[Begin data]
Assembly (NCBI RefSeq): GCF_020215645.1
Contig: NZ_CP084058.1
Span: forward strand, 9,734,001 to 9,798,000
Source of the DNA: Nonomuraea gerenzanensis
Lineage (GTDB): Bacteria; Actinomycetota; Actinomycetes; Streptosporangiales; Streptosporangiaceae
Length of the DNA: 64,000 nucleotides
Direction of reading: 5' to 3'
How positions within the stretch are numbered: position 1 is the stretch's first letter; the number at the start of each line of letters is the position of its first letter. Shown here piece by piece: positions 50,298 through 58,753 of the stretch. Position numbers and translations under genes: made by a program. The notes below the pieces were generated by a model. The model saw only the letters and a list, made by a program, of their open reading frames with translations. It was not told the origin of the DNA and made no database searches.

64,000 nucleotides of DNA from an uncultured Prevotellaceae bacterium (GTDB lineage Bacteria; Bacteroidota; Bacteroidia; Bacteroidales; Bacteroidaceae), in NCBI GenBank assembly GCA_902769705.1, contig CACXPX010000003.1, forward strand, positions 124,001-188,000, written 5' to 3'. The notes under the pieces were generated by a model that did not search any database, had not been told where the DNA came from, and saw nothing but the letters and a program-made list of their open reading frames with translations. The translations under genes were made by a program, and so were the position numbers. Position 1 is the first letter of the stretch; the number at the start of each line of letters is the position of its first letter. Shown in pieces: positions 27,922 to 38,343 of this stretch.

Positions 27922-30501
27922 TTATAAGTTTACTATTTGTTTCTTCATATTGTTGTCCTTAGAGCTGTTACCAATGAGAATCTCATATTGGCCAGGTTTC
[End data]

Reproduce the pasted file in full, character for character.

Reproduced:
Assembly (NCBI RefSeq): GCF_020215645.1
Contig: NZ_CP084058.1
Span: forward strand, 9,734,001 to 9,798,000
Source of the DNA: Nonomuraea gerenzanensis
Lineage (GTDB): Bacteria; Actinomycetota; Actinomycetes; Streptosporangiales; Streptosporangiaceae
Length of the DNA: 64,000 nucleotides
Direction of reading: 5' to 3'
How positions within the stretch are numbered: position 1 is the stretch's first letter; the number at the start of each line of letters is the position of its first letter. Shown here piece by piece: positions 50,298 through 58,753 of the stretch. Position numbers and translations under genes: made by a program. The notes below the pieces were generated by a model. The model saw only the letters and a list, made by a program, of their open reading frames with translations. It was not told the origin of the DNA and made no database searches.

64,000 nucleotides of DNA from an uncultured Prevotellaceae bacterium (GTDB lineage Bacteria; Bacteroidota; Bacteroidia; Bacteroidales; Bacteroidaceae), in NCBI GenBank assembly GCA_902769705.1, contig CACXPX010000003.1, forward strand, positions 124,001-188,000, written 5' to 3'. The notes under the pieces were generated by a model that did not search any database, had not been told where the DNA came from, and saw nothing but the letters and a program-made list of their open reading frames with translations. The translations under genes were made by a program, and so were the position numbers. Position 1 is the first letter of the stretch; the number at the start of each line of letters is the position of its first letter. Shown in pieces: positions 27,922 to 38,343 of this stretch.

Positions 27922-30501
27922 TTATAAGTTTACTATTTGTTTCTTCATATTGTTGTCCTTAGAGCTGTTACCAATGAGAATCTCATATTGGCCAGGTTTC